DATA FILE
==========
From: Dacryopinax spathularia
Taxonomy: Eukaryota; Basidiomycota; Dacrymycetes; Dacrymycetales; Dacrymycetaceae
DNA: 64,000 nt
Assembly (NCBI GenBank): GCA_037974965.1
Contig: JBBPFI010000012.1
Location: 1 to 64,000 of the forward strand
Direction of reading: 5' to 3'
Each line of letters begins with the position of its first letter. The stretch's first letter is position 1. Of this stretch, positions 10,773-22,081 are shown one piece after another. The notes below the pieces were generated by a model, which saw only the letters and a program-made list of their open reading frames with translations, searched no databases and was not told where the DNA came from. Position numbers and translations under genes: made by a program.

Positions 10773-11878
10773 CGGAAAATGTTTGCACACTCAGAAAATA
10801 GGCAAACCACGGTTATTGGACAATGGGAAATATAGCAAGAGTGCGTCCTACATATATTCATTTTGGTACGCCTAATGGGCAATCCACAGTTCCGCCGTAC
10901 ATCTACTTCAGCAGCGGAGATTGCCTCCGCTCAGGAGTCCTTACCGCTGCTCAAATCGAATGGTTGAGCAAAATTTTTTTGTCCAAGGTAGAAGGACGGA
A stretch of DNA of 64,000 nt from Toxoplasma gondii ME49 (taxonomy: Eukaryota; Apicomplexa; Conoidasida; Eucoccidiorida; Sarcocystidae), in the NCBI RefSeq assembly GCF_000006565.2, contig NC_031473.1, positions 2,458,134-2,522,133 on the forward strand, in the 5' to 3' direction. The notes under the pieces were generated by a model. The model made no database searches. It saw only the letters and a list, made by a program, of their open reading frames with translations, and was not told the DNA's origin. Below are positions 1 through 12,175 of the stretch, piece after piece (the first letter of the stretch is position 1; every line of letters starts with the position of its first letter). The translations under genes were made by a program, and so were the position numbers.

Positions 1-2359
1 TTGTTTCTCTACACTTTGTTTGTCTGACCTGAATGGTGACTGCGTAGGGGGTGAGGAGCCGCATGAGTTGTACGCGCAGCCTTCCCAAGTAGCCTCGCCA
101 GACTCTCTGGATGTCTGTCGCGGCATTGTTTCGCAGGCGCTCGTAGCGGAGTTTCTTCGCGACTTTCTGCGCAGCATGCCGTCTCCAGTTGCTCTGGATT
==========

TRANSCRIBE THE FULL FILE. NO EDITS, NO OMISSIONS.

From: Dacryopinax spathularia
Taxonomy: Eukaryota; Basidiomycota; Dacrymycetes; Dacrymycetales; Dacrymycetaceae
DNA: 64,000 nt
Assembly (NCBI GenBank): GCA_037974965.1
Contig: JBBPFI010000012.1
Location: 1 to 64,000 of the forward strand
Direction of reading: 5' to 3'
Each line of letters begins with the position of its first letter. The stretch's first letter is position 1. Of this stretch, positions 10,773-22,081 are shown one piece after another. The notes below the pieces were generated by a model, which saw only the letters and a program-made list of their open reading frames with translations, searched no databases and was not told where the DNA came from. Position numbers and translations under genes: made by a program.

Positions 10773-11878
10773 CGGAAAATGTTTGCACACTCAGAAAATA
10801 GGCAAACCACGGTTATTGGACAATGGGAAATATAGCAAGAGTGCGTCCTACATATATTCATTTTGGTACGCCTAATGGGCAATCCACAGTTCCGCCGTAC
10901 ATCTACTTCAGCAGCGGAGATTGCCTCCGCTCAGGAGTCCTTACCGCTGCTCAAATCGAATGGTTGAGCAAAATTTTTTTGTCCAAGGTAGAAGGACGGA
A stretch of DNA of 64,000 nt from Toxoplasma gondii ME49 (taxonomy: Eukaryota; Apicomplexa; Conoidasida; Eucoccidiorida; Sarcocystidae), in the NCBI RefSeq assembly GCF_000006565.2, contig NC_031473.1, positions 2,458,134-2,522,133 on the forward strand, in the 5' to 3' direction. The notes under the pieces were generated by a model. The model made no database searches. It saw only the letters and a list, made by a program, of their open reading frames with translations, and was not told the DNA's origin. Below are positions 1 through 12,175 of the stretch, piece after piece (the first letter of the stretch is position 1; every line of letters starts with the position of its first letter). The translations under genes were made by a program, and so were the position numbers.

Positions 1-2359
1 TTGTTTCTCTACACTTTGTTTGTCTGACCTGAATGGTGACTGCGTAGGGGGTGAGGAGCCGCATGAGTTGTACGCGCAGCCTTCCCAAGTAGCCTCGCCA
101 GACTCTCTGGATGTCTGTCGCGGCATTGTTTCGCAGGCGCTCGTAGCGGAGTTTCTTCGCGACTTTCTGCGCAGCATGCCGTCTCCAGTTGCTCTGGATT